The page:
Researcher gets grant to study climate impact on amphibians’ food
CLEMSON — Clemson University wildlife biologists were awarded a grant by the University Research Grants Committee (URGC) to study the influence of climate change on amphibian population health.
Kyle Barrett, assistant professor of wetland ecology in Clemson’s School of Agricultural, Forest, and Environmental Sciences (SAFES), will lead a team of researchers in a multistate investigation into the effect of temperature on amphibians’ ability to resist the environmental impact of invasive wetland plants.
The results of the study will help wildlife managers and conservation biologists better understand how to manage invasive plant species for amphibian population success.
Barrett will investigate how spring peeper and wood frog tadpoles react to purple loosestrife invasion in Clemson, while researchers from Lindenwood University (St. Louis) and Loyola University in Chicago will replicate the experiment to understand how different climates influence tadpole response to purple loosestrife.
“To our knowledge, this will be the first study linking tadpole nutrient status to plant nutrient content. This analysis will provide the conclusive, mechanistic link between plant nutrient quality and tadpole size and performance,” Barrett said.
Previous research has indicated that purple loosestrife has negative effects for wetland animal communities by outcompeting the more nutritious native plants.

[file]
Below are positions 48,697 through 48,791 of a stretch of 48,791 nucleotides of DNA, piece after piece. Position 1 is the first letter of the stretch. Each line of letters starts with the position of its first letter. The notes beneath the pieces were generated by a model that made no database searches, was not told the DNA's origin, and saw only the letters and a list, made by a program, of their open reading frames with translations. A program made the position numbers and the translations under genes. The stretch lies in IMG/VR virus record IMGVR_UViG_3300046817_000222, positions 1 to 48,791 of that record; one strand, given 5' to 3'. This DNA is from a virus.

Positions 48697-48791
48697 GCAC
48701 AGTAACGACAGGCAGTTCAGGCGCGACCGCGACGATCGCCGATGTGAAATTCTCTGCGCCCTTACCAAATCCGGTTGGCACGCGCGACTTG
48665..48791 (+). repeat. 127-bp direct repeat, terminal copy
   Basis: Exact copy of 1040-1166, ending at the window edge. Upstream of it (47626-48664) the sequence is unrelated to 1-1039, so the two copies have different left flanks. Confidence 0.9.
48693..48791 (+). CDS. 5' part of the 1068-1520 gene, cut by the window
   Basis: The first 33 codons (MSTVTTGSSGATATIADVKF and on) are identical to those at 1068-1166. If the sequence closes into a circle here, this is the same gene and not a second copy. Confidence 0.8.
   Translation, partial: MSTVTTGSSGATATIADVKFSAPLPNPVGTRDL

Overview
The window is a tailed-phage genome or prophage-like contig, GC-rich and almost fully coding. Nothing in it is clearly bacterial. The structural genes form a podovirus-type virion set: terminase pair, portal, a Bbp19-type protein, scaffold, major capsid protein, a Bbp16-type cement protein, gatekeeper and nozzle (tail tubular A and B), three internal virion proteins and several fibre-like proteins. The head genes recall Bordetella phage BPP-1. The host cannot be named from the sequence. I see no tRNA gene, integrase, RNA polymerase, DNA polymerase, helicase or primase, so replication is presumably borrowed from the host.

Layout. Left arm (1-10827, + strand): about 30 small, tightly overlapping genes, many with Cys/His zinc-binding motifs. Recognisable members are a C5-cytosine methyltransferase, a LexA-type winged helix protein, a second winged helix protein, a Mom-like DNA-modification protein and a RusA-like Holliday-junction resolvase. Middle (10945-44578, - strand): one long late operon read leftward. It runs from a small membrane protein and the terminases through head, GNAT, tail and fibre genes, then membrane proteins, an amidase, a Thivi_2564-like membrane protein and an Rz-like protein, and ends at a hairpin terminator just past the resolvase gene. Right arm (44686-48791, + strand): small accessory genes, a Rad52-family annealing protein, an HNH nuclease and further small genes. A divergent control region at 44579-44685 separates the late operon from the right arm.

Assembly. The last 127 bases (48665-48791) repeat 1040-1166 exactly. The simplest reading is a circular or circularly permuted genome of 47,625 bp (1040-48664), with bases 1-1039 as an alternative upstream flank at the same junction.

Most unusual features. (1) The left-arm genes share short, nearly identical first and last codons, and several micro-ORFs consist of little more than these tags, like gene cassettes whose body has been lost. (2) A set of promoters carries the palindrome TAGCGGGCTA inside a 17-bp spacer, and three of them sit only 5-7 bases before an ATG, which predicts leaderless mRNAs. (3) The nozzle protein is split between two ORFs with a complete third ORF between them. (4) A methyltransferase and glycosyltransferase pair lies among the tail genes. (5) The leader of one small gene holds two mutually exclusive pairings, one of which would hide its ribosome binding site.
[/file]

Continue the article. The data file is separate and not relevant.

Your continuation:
“Since purple loosestrife is lower-quality food, we predict that the tadpoles will be smaller and possibly take longer to reach metamorphosis. Plant nutrient content is the basis of the tadpole’s food source. The comparisons across locations will provide insight into how climate change might exacerbate the threat posed by invasive plants,” Barrett said.
Barrett’s laboratory focuses its research efforts on assessing the influence of climate change on vertebrates, and he hopes this research project will provide experiential learning opportunities for students in his undergraduate and graduate ecology and wildlife biology classes.
Amphibians are a critically endangered vertebrate group and their declines have been linked to a number of environmental stressors.
Some research suggests that amphibian health is a strong harbinger of overall environmental health. Studies show that amphibian biology is closely related to temperature and rain amounts and that wood frog tadpoles have slower growth and predator resistance in warmer water temperatures.
Grants from the University Research Grants Committee are awarded on project merit and intended to aid research and leaders of research teams advance research projects to a point where they can receive external funding.